D-backs, Brewers and Rangers clinch on same night
Elvis Andrus took a home run trot at Rangers Ballpark, cheering
a ball that landed 1,400 miles away. Prince Fielder enjoyed a
victory lap at Miller Park, hugging fans along the way. Kirk Gibson
pumped his fist at Chase Field, celebrating while the crowd chanted
All over baseball, it was one big wrap party.
The Arizona Diamondbacks, Milwaukee Brewers and Texas Rangers
each clinched Friday night – only once before, on Oct. 5, 1985, had
three division spots been decided on the same day, STATS LLC
All six divisions already locked up, still five days left in the
regular season. Not since 1986, when there were only four
divisions, had they all been sealed so early, STATS found.
”This kind of stuff never gets old,” a goggles-wearing Michael
Young said, spraying bubbly in the middle of the Texas clubhouse.
”We know we’re in.”
The wild-card races got a little less wild, too, with Atlanta
and Boston expanding their edges.
The New York Yankees, Philadelphia and Detroit previously
clinched their divisions. So with a bunch of games remaining on the
schedule, what’s left to watch? Plenty.
Not a single playoff matchup is set yet. They may not be until
the final out Wednesday night, either. Even if the Red Sox hold
their 2 1/2-game edge and the Braves maintain their three-game
lead, it may take tiebreakers – records in head-to-head meetings,
that is – until fans find out the first-round pairings.
The Diamondbacks completed baseball’s most dramatic turnaround,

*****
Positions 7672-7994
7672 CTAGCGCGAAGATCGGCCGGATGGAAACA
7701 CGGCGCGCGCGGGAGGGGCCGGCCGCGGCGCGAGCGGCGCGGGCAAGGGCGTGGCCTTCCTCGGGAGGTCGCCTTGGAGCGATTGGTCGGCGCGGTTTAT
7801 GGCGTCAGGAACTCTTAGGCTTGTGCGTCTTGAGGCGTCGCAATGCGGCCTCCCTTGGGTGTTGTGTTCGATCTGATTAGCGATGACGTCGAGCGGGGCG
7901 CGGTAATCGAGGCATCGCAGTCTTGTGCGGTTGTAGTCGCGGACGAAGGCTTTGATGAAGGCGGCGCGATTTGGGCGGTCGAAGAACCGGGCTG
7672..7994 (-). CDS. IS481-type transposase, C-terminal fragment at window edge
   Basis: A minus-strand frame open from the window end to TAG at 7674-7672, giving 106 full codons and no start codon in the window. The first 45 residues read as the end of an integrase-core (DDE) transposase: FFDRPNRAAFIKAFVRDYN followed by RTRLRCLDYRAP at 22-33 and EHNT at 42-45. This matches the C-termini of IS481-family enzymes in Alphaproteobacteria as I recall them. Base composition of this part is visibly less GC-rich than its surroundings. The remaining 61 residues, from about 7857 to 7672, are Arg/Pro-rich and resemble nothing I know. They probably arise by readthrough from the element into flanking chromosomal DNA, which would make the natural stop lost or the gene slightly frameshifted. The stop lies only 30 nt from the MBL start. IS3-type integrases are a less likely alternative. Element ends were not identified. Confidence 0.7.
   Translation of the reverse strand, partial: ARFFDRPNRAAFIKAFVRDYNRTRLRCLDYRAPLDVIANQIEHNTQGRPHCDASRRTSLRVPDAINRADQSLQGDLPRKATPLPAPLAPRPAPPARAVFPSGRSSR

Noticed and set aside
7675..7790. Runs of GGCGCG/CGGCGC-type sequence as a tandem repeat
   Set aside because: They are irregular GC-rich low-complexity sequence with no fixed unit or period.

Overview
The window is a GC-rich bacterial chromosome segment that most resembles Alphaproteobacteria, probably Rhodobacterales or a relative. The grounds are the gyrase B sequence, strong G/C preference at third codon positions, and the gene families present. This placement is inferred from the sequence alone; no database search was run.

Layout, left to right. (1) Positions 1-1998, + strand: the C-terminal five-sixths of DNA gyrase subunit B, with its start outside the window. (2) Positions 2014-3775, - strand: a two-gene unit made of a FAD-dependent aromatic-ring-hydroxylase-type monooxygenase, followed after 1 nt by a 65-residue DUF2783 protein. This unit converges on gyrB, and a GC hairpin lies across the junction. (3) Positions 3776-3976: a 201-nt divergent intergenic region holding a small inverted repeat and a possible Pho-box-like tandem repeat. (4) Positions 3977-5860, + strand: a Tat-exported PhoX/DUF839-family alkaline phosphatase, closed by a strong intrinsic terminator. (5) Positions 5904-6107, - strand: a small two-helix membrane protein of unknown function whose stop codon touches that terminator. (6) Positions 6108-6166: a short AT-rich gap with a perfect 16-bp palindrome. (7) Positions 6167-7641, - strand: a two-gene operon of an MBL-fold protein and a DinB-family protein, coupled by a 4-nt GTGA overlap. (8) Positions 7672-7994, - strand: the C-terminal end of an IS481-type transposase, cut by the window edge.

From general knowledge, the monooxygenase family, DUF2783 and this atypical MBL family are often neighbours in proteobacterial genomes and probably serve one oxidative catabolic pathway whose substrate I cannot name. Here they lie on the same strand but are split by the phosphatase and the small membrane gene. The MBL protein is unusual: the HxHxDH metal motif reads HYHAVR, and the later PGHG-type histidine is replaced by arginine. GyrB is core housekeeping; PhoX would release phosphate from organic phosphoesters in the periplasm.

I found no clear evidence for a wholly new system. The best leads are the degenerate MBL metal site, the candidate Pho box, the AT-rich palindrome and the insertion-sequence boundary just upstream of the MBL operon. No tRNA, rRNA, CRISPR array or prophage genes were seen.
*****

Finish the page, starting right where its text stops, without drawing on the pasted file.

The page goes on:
going from 65-97 last year to winning their first NL West crown
since 2007. They did it in Gibson’s first full season as
”I don’t care if it’s your first year or your 10th year, it’s
what you set out to do,” Gibson said.
Gibson, who helped the Tigers and Dodgers win World Series
championships, saw his Diamondbacks earn their spot when rookie
Paul Goldschmidt lined a two-run triple in the eighth inning to
beat San Francisco 3-1.
Later, some of the Diamondbacks went for a celebratory dip in
the pool behind the wall in right-center field.
The loss dropped the defending World Series champion Giants five
games behind Atlanta.
”We are breathing. Five games left, we are still breathing,”
Giants manager Bruce Bochy said. ”That is why there is no need to
talk. We’ve still got baseball.”
Milwaukee and Texas both had to stick around to let loose.
The Brewers beat Florida 4-1 at home, then waited about a
half-hour until second-place St. Louis lost to Chicago 5-1 to
officially take the NL Central. It was Milwaukee’s first title
since it won the AL East back in 1982.
Ryan Braun and Fielder homered in the win. Fielder, who
previously said this probably will be his last season in Milwaukee
before leaving as a free agent, took his victory lap nearly an hour
after the Cubs’ victory. He hugged several of the nearly 5,000 fans
that stayed to party.
”I’m just glad we’re able to do it, we’ve got a little ways to
go, but I’m going to enjoy the hell out of this,” he said.
”Hopefully, we go all the way.”
It was a similar scene in Texas. The Rangers beat Seattle 5-3,
and clinched their second straight AL West title about two hours
later when the Los Angeles Angels lost to Oakland 3-1.
When David DeJesus hit a solo homer for Oakland in the top of
the ninth, fans at Rangers Ballpark erupted in cheers. Andrus then
took a home run trot, and the Texas shortstop slid into home
surrounded by many of his teammates.
Beaten by San Francisco in five games in the World Series last
year, Texas is ready to try again.
”We knew what we had to do because we’ve been through it
before,” manager Ron Washington said. ”Now we’re back and we get